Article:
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Shaun Abram

AssertJ > Fest > Hamcrest

I have previously blogged about Hamcrest, and using its assertThat methods in preference to JUnit’s Assert.

However, I quickly after discovered FEST Assertions, and happily switched to it. It provides the same improved test readability and improves failure messages as Hamcrest, but has the extra benefit of enabling IDE auto completion, rather than having to search through package and class docs to find the right matcher.

Unfortunately, Fest seems to not longer be actively developed. The last stable release of the 1.x branch, 1.4, was released way back in 2011, and the new 2.x branch never made it to a stable release and hasn’t had a commit since June 2013.

Enter AssertJ

Assert J

AssertJ is a fork of Fest Assert, and seems to provide all the benefits plus a bunch of new features.


For example, it has all the nifty collections handling I so liked from Fest:

List<String> stringList = Lists.newArrayList("A", "B", "C");
 assertThat(stringList).contains("A"); //true
 assertThat(stringList).doesNotContain("D"); //true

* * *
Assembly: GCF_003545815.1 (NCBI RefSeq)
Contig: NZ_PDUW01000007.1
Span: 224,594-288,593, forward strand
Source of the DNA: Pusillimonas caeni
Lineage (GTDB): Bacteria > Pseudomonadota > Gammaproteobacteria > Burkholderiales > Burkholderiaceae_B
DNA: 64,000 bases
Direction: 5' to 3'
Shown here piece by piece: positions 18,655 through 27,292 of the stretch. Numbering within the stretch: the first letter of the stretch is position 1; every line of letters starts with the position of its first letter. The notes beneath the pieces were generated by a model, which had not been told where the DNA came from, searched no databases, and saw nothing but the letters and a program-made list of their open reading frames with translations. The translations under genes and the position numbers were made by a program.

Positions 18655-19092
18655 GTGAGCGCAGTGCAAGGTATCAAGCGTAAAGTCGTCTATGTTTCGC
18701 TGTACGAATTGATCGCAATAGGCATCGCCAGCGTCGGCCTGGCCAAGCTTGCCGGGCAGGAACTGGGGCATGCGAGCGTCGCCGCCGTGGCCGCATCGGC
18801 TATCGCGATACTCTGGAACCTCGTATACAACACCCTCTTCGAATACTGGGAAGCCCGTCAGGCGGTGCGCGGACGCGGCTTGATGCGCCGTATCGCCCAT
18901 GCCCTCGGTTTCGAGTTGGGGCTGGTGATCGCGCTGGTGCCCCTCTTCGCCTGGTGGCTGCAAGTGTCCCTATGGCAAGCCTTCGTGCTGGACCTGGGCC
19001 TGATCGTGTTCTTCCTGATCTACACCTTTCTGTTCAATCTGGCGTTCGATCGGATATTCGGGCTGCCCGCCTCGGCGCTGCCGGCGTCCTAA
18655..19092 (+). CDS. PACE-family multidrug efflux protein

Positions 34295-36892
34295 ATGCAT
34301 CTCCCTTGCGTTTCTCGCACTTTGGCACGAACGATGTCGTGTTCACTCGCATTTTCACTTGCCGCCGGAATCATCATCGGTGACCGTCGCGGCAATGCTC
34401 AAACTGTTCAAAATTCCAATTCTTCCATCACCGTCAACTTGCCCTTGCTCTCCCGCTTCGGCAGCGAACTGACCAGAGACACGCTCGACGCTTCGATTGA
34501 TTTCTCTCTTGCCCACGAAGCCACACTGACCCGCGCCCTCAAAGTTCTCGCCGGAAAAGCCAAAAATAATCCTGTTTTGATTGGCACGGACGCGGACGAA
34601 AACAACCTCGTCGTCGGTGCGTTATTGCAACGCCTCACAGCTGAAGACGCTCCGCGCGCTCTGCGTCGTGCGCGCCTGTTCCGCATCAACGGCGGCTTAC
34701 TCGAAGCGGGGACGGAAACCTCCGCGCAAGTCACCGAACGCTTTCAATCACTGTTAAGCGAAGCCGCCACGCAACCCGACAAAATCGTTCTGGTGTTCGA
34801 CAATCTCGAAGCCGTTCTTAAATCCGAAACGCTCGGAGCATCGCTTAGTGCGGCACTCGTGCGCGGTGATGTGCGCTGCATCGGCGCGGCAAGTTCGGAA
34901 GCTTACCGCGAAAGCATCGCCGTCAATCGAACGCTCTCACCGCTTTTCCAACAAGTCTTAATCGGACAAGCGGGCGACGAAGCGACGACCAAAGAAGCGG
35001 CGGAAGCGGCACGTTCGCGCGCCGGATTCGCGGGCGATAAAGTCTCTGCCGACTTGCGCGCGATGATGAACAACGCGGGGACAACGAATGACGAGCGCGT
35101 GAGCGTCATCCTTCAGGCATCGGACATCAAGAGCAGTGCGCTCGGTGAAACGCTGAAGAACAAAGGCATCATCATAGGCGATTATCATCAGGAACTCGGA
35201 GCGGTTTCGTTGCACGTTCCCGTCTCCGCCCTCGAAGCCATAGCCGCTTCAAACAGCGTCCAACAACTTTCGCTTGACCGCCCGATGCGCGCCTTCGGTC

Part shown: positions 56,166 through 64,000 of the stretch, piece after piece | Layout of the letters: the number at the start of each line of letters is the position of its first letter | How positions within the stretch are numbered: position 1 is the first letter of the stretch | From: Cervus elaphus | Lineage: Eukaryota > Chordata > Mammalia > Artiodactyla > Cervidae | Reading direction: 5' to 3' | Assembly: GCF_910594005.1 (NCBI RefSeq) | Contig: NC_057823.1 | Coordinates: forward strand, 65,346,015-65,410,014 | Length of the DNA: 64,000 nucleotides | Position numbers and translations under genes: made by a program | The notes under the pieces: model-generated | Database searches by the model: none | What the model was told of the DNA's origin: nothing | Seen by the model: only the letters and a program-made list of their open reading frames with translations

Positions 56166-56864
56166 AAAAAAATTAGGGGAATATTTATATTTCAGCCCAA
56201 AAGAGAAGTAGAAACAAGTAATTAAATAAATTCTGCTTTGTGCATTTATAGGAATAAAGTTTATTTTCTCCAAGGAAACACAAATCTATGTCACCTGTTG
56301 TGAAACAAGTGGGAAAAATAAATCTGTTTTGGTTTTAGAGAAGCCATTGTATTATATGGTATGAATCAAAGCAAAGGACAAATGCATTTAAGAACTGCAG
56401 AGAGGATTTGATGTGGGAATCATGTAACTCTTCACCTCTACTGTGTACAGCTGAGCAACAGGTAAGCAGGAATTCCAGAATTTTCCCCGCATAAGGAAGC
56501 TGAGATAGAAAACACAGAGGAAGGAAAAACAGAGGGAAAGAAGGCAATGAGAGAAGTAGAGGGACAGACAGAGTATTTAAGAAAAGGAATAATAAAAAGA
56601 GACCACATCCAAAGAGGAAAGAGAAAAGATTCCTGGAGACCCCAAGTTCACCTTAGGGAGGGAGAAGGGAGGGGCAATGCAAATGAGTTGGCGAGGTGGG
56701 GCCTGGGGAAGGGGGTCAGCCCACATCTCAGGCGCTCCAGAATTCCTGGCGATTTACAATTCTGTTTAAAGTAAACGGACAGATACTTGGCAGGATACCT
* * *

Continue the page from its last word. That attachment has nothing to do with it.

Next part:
assertThat(stringList).containsOnly("A"); //false
 assertThat(stringList).containsExactly("A", "C", "B"); //false
 assertThat(stringList).containsExactly("A", "B", "C"); //true

Collect all errors before failing

It also has the ability to catch all failures before failing. For example, the above eample would fail as the first failed assumpion. The below example allows you to see all failed assertions:

List<String> stringList = Lists.newArrayList("A", "B", "C");
 SoftAssertions softly = new SoftAssertions();
 softly.assertThat(stringList).contains("A"); //true
 softly.assertThat(stringList).containsOnly("A"); //false
 softly.assertThat(stringList).containsExactly("A", "C", "B"); //false
 softly.assertThat(stringList).containsExactly("A", "B", "C"); //true
 // Don't forget to call SoftAssertions global verification!

And results in a message like this:

The following 2 assertions failed:
 <["A", "B", "C"]>
to contain only:
elements not found:
and elements not expected:
 <["B", "C"]>
Actual and expected have the same elements but not in the same order, at index 1 actual element was:
whereas expected element was:

Definitely worth a look. AssertJ core code and issue tracker are hosted on github.

Reference: AssertJ > Fest > Hamcrest from our JCG partner Shaun Abram at the Shaun Abram’s blog blog.
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